This why the top round of a mag should maybe not be always the one to be rechambered after an empty and recharge sequence.

I rotate rounds when reloading so top one is ''fresh".
I have read many internet opinions about setback. No idea if it's a real problem. Just for luck, I never chamber a round more than twice, and usually only once.
 

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P95Carry said:
jar - you may be right re USMC LE but - I cannot but help think that with many PD's perhaps only qualifying their guys twice a year - there is an awful lot of duty carry in between times!!!
If the LEOs keep their service pistols on their person instead of turning them into an armory, like the USMC, they shouldn't have too much of a problem, because they could probably use their own choice of ammo and cycle it as necessary.

If they turn their service pistols in daily, they'd likely have to unload the mags and such. This is what I've witnessed and why it's so mind-boggling.

We need our LEOs to answer our questions.
 

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If they turn their service pistols in daily, they'd likely have to unload the mags and such. This is what I've witnessed and why it's so mind-boggling.
I dont know of anyone around here that "turns" in pistols at the end of the shft.

The wear and tear on the ammo comes from loading and unloading. For instance, if a bring someone to the country jail, I'll have to put my gun in a lockbox. Since I dont trust the mickey mouse lock mechanisms I usually unload it and put the mag in my pocket.Depending on the phase of the moon that day, I may do that a half dozen times.

After shift when I get home, the first thing I'll do is unload and place in my dresser. After doing this quite a bit, the ammo starts to get nicked up and scratched. I'll always check the first round that goes into the chamber. If i can snag a fingernail anywhere on it, it goes into the can that I keep just for ugly ammo to be shot up at the next range session.

The mags usaully dont get unloaded to much. I shoot enough that its never been an issue. Perhaps if someone didnt shoot till the next qualification 6 months to a year later, it might be a problem, but Ive never heard of it being so.
 

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I carry either Black Hills 124 gr. +P or Winchester 147 gr. SXT. Both seem to have held up well in the K9. However, fellow forum members, we use a mechanical device for protection and that entails a fair amount of TLC (cleaning and inspection of EVERYTHING) on a regular basis. You know the old saying about if it's mechanical or electrical, it's not IF it will fail, just when. TLC seems to keep the "whens" further apart...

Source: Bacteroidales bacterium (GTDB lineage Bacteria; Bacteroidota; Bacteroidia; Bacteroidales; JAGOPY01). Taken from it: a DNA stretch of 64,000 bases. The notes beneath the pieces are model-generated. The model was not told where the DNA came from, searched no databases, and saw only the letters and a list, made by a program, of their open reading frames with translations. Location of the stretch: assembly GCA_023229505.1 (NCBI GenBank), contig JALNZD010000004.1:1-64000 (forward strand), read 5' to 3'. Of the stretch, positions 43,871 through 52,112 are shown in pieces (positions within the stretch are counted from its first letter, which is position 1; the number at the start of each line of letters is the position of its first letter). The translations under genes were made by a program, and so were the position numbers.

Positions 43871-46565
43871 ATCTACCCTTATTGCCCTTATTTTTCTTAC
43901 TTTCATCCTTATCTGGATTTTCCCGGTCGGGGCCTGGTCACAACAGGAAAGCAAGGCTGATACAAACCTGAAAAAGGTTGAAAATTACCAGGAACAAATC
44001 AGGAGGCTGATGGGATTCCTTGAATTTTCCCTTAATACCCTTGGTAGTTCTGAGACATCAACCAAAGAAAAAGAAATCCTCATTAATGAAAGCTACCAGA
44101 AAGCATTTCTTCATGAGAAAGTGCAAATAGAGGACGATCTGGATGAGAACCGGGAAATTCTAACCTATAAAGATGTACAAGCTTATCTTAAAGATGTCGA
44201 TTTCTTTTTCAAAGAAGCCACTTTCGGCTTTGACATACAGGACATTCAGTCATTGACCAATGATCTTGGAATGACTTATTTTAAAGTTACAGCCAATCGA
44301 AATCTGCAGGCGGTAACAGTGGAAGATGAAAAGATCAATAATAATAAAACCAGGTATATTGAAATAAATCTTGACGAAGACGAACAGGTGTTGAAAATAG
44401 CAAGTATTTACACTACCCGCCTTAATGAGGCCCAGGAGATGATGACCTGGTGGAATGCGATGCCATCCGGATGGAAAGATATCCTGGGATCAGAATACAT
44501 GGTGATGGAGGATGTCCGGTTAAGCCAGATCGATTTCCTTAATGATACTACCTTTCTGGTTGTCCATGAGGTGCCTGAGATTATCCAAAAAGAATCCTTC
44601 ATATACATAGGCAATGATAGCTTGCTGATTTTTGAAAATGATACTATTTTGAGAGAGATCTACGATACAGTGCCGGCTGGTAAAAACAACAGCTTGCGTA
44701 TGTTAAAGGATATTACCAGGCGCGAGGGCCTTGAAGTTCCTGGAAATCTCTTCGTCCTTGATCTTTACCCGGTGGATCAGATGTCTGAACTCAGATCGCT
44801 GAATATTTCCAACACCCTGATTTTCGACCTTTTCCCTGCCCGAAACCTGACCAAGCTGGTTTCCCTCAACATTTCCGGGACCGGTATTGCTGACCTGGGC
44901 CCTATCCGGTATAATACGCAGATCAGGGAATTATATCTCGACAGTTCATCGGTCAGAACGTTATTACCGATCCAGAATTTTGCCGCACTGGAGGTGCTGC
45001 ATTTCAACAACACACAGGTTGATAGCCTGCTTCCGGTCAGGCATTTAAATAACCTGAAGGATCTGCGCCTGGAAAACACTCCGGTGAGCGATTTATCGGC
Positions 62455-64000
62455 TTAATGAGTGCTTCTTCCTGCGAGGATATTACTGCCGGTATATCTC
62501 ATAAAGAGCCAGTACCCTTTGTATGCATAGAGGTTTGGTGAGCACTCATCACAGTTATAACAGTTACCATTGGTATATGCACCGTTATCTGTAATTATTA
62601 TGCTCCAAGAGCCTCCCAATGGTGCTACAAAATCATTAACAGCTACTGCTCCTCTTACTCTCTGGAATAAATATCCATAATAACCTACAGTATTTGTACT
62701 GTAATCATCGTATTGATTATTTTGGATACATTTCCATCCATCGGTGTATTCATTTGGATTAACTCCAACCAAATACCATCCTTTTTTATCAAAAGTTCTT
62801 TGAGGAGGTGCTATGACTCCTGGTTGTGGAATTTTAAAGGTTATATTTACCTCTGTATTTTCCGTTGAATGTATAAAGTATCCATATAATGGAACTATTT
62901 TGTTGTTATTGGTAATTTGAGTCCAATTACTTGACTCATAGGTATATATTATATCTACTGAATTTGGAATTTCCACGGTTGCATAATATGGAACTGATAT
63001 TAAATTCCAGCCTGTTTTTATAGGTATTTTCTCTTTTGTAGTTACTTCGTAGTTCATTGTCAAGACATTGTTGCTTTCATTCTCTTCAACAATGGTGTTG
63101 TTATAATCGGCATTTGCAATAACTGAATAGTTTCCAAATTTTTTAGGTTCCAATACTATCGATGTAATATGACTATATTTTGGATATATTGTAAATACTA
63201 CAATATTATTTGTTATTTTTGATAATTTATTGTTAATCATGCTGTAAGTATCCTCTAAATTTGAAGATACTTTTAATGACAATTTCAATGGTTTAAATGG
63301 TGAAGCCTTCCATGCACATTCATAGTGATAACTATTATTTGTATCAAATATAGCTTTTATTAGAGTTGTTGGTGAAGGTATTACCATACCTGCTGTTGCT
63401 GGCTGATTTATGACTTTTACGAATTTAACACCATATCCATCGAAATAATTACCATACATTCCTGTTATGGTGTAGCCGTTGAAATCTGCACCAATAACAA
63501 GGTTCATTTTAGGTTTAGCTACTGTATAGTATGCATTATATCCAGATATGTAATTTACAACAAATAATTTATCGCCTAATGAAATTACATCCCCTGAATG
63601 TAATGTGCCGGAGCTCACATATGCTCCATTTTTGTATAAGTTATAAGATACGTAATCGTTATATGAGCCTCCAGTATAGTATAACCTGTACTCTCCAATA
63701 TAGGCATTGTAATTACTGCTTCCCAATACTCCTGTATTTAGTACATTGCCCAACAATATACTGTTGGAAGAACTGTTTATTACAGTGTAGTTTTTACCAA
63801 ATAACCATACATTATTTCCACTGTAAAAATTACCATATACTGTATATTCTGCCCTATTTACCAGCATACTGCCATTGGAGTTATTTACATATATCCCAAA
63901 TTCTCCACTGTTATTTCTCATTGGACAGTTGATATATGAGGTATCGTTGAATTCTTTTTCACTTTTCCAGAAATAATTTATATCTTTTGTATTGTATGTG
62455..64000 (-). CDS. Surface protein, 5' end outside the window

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When I load my carry piece, it stays loaded until I'm at the range, then get's 'unloaded' the easy way. The only time I ever unload manually is when I'm about to clean the gun after a range trip. I remove the mag, and lock the slide, putting the loose round and the mag in the safe while cleaning the gun. When reloading, I jack a fresh round off of the fully loaded mag, pull the mag and insert the loose round at the top.

Once every 6 months or so, I unload my carry mags to disassemble and clean them during a normal post-range cleaning, so those 21 rounds might be loaded into a mag more than once, but it's rare, and would never be more than twice.

Do people really load/unload the chamber often enough to develop a problem like this? Most of the bullet crimp problems I'm aware of are in heavy caliber revolvers, where a bullet gets unseated during recoil. I can't even imagine LEO's unloading the chamber after every shift... I'm no LEO and sure as heck don't pretend to know LEO SOP, but I'd think it would be much safer to leave the thing alone, rather than loading and unloading every shift!
 

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Sure ive unloaded/reloaded enough to see bullet setback in just one or 2 months.

i usually wont shoot my carry ammo any time i go to range which a lot of times would be once a week so there is a lot of reloading if im shooting my carry gun a lot
 

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Hi Chris,

I try to shoot my carry ammo out each time I o to the range, so I usually only get one chambering from each round.
Like Jarhead, the Marines tauht me to be very careful about my weapon, mags and rounds. In a change from "the old days", I do not load my mags under capacity. In rifles and subguns, we always charged the mags with 2 less than capacity. Now, with small capacity carry weapons, I leave the mag full and one in the chamber.


Semper Fi, Jarhead, from the "Old Corps".

Be Well

Scarface
 

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Discussion Starter #18
Buck - I try to shoot my carry ammo - sometimes! Cost is always the real kicker tho to do it too often.

I do try to do pretty much what some other folks mention - and pitch a ''suspect'' in a jug for later range disposal. I have in R9 in particular, checked the #1 round with calipers just to monitor OAL - seems so far that GD's are very robust - much same with rounds from SIG too actually.

My main cause of rechambering rounds is after an empty and dry-fire session, so if not careful one round could well received multiple (a lot of) chamberings.